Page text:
Director: Frank Henenlotter
Writer: Frank Henenlotter
Starring: Rick Hearst, Gordon McDonald, Jennifer Lowry, John Zacherle, Theo Barnes, Lucille Saint-Peter, Vicki Darnell, Joseph Gonzalez, Bradlee Rhodes, Michael Bishop
18 | 84 min/86 min (uncut) | Horror
Sometimes a movie comes along that really takes you by surprise.
Brain Damage is much more than trashy B-movie horror. It is that – but beneath the one-dimensional characters and schlocky special effects there is a film with a social conscience, a dreamy, often brutal commentary on the pitfalls of drug addiction which far exceeds its budget, displaying visual ingenuity one can’t help but admire. That being said, Brain Damage is as out there as its protagonist, and still more than qualifies for a place in the bad movie echelons.
The real star of the film is Aylmer, a parasitic, leech-like creature who forms symbiotic relationships with its victims by injecting a highly addictive hallucinogen into their brains. Once that irresistible carrot has been dangled, it begins to establish its dominance, sadistically starving them to the point of insanity and continuing to do so long after they have submitted to its demands.
Aylmer looks like something you might pull out of your arse, and has a cretinous personality which only serves to reinforce that notion. His eyebrows wiggle suggestively at the very hint of human misfortune, and his dry, malevolent wit is delivered with a gentle irony that chimes like a lullaby in the subconscious. The creature has been around for centuries, enslaving some of history’s most prominent leaders, his lust for human brains behind some of civilisation’s bloodiest atrocities.
By the time we get to meet the little cretin, his glory days are well and truly behind him. Aylmer has come into the possession of a juice-addicted elderly couple who have learnt to keep him weak by serving him animal brains, just enough to feed their addiction and keep the alien at their mercy. All of that changes when Aylmer manages to slip down the plughole and finds himself some less accustomed prey in the neighbouring Brian (Hearst), who is soon enjoying the hallucinatory pleasures of the creature’s juice at the expense of an ever decreasing memory, as well as some rather worrying side effects which threaten to bleed into reality.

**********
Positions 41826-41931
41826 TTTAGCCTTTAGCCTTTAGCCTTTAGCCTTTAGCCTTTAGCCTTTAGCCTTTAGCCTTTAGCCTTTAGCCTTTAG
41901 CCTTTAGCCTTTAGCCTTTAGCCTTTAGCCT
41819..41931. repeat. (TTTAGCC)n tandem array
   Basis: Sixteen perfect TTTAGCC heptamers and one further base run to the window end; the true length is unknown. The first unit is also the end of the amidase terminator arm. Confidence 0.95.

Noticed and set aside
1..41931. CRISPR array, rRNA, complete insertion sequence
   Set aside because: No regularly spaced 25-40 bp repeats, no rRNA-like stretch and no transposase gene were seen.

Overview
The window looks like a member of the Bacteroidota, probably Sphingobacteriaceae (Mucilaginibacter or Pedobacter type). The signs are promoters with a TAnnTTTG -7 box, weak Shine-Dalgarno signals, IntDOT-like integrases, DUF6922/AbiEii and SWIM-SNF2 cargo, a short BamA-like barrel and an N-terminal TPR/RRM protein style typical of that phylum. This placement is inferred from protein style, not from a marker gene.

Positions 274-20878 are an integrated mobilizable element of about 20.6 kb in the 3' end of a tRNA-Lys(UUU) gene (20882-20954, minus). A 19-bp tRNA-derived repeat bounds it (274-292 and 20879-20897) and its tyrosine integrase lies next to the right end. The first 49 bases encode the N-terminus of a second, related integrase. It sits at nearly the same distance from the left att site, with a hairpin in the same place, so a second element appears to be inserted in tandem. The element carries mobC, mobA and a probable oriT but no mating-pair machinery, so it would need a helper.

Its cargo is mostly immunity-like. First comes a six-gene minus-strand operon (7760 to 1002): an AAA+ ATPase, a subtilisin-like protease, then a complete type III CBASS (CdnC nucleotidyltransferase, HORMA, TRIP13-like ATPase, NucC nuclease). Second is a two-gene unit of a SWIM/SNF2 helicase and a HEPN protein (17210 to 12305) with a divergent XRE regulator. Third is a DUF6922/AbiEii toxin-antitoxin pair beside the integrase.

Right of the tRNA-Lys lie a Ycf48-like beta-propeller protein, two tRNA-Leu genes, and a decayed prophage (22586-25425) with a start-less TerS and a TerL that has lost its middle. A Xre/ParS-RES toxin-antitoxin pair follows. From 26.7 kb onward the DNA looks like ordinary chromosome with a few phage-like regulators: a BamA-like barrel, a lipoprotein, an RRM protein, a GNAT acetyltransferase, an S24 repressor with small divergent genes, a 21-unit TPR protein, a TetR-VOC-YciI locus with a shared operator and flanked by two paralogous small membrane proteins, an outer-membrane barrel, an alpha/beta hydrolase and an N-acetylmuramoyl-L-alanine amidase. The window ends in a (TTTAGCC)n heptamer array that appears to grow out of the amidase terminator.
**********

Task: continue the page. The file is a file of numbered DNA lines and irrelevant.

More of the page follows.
Aylmer promises that the young man’s life is about to change for the better, but in return he needs feeding, and in Brian he has an Earthly carriage for his carnivorous little habit. All Brian has to do is accept Aylmer’s hallucinatory gift and he will do the rest. Soon, Brian begins to find unexplained splodges of viscera in his underwear, and the more addicted he becomes to the creature’s juice, the more demanding and sadistic it gets. Before long, Aylmer is describing every last detail of their late night conquests, safe in the knowledge that Brian has nowhere left to turn.
Soon, Brian flees his brother’s apartment, accepting the fact that he is now a powerless accessory to murder and that anyone is fair game, and with the pain far outweighing the pleasure, he finally stands up to Aylmer and decides to go cold turkey, but who will crack first?
Along with Basket Case and Frankenhooker, Brain Damage is one-third of schlock master Frank Henenlotter’s delightfully warped, low-budget trilogy, and although this is perhaps the rarest and least known of the three, it is arguably the best of them all.
Morbid and grimy and starkly hard-hitting in doses, it is also a wonderfully sadistic satire which dazzles with its bargain basement artistry and mind-bending special effects.
Go and see it.
Aylmer leaps from Brian’s zipper into the mouth of a woman who is about to perform the sexual act of fellatio. Brian, loaded on juice and feeling a similar kind of euphoria, grabs her head and precedes to thrust Aylmer in and out of her, until finally the parasite pulls her brains out through her mouth.
Most Absurd Moment
While in the throes of juice withdrawal, Brian imagines himself pulling a forty-foot rope of human tissue from his ear before vomiting his body’s weight in blood. Meanwhile, Aylmer cackles malevolently and croons to an eponymous ditty know as Aylmer’s Tune.
Most Absurd Dialogue
After taking Brian out back for some oral titillation, the nightclub hussy feels like flattering her new feller, and begins to feel him up.
Girl from Nightclub: Hey, it feels like you’ve got a real monster in there!’
Be careful what you wish for.
A wonderful oddity of a movie, Brain Damage has its tongue firmly in its cheek, but the film is an often bleak affair which highlights the pitfalls of drug abuse and the lengths an addict will go in order to feed their addiction. In the words of Aylmer himself, ‘Why are the stars always winkin’ and blinkin’ above? What makes a fellow start thinkin’ of fallin’ in love? It’s not the season, the reason is plain as the moon. It’s just Aylmer’s tune! ‘
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